Last week Steve Gatfield, the Lowe Worldwide chief executive, defended his decision not to replace Amanda Walsh by arguing Lowe was developing as a multinational network where "a London-facing chief executive wouldn't work".
His vision is a local agency streamlined to serve global business with an in-house UK management team (overseen by himself and Tony Wright, the Lowe Worldwide chairman) to fill the vacuum.
So, with global business vital to a network agency's income, the dynamics of these agencies are certainly under scrutiny. Is the local market being overlooked as a result? And where does this leave a local chief executive in terms of power and autonomy?
The key to answering this is to assess the relationship of global account directors, or barons, and the responsibilities of a local chief.
One insider at Y&R asserts that as long as there is no "underlying politics" at work, ultimate power still rests with a local chief: "While the account baron represents his client's global interests within the agency, the chief executive is front-facing and ultimately accountable for the agency and its performance. There may be standoffs, but these are often exchanges of interests and should not be confused with exchanges of power."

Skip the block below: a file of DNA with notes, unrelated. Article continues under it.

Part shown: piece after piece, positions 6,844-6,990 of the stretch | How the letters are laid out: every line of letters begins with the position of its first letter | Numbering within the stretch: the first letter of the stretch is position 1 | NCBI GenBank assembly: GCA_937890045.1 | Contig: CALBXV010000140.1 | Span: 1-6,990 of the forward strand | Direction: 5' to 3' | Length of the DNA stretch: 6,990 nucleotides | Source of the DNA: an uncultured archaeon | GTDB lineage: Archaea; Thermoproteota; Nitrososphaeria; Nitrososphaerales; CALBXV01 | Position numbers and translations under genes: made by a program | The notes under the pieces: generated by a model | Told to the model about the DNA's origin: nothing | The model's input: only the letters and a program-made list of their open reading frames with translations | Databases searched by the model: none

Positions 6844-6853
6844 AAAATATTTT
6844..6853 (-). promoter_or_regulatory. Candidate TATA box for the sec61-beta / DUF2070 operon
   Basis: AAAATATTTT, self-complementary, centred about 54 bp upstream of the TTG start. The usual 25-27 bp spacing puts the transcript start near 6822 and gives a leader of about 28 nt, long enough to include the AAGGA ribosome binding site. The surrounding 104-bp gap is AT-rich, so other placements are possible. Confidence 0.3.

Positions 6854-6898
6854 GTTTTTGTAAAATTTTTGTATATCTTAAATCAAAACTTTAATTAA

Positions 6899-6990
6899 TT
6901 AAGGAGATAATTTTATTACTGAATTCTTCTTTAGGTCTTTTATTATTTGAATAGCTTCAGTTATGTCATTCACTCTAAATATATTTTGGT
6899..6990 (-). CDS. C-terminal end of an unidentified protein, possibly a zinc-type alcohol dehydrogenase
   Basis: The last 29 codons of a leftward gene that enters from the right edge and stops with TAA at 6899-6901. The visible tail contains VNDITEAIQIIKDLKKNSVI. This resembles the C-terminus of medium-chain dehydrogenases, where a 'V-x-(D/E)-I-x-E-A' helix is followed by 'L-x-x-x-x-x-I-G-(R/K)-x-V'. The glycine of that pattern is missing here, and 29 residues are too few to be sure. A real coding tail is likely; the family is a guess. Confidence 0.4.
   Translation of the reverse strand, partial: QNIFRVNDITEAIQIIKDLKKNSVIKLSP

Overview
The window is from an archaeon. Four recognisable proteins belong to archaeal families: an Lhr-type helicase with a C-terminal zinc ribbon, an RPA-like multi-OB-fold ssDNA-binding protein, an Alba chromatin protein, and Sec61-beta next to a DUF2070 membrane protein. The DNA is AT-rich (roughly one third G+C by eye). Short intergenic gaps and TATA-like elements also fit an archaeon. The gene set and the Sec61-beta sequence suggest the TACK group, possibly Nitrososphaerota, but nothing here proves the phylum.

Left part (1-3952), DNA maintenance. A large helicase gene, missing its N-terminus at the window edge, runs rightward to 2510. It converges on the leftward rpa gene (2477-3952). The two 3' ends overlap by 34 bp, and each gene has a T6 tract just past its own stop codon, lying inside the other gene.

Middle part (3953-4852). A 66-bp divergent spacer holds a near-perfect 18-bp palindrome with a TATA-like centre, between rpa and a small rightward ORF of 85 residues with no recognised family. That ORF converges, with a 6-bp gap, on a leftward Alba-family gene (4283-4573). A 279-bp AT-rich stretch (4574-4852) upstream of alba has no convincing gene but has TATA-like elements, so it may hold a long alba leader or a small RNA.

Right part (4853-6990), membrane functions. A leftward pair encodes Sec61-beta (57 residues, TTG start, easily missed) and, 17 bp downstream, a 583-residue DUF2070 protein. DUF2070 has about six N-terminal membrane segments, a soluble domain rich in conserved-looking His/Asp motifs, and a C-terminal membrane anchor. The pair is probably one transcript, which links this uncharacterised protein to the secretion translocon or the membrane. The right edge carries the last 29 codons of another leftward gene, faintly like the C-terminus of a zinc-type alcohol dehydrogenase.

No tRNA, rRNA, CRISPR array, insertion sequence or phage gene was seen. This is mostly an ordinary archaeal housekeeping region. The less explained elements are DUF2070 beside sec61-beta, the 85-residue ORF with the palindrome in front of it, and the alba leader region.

But Tamara Ingram, the executive vice-president of Grey Global and the network's Procter & Gamble supremo, argues that the prominence of global account directors means the local chief executive role is no longer about autonomy.
"Just as global businesses have become more transparent, the chief executive role has too. Rather than craving power, local offices need leaders that are not afraid to relinquish control. Fostering an environment where global account teams feel empowered to serve global clients is a local leadership skill in itself," she says.
But one source argues that this is romanticising the chief executive role: "If you're ambitious and entrepreneurial as most chief executives are, there is only so far you can go before you find you're answerable to those above. The number of people that have become frustrated in network agencies and left to start their own shops over the past few years is no surprise."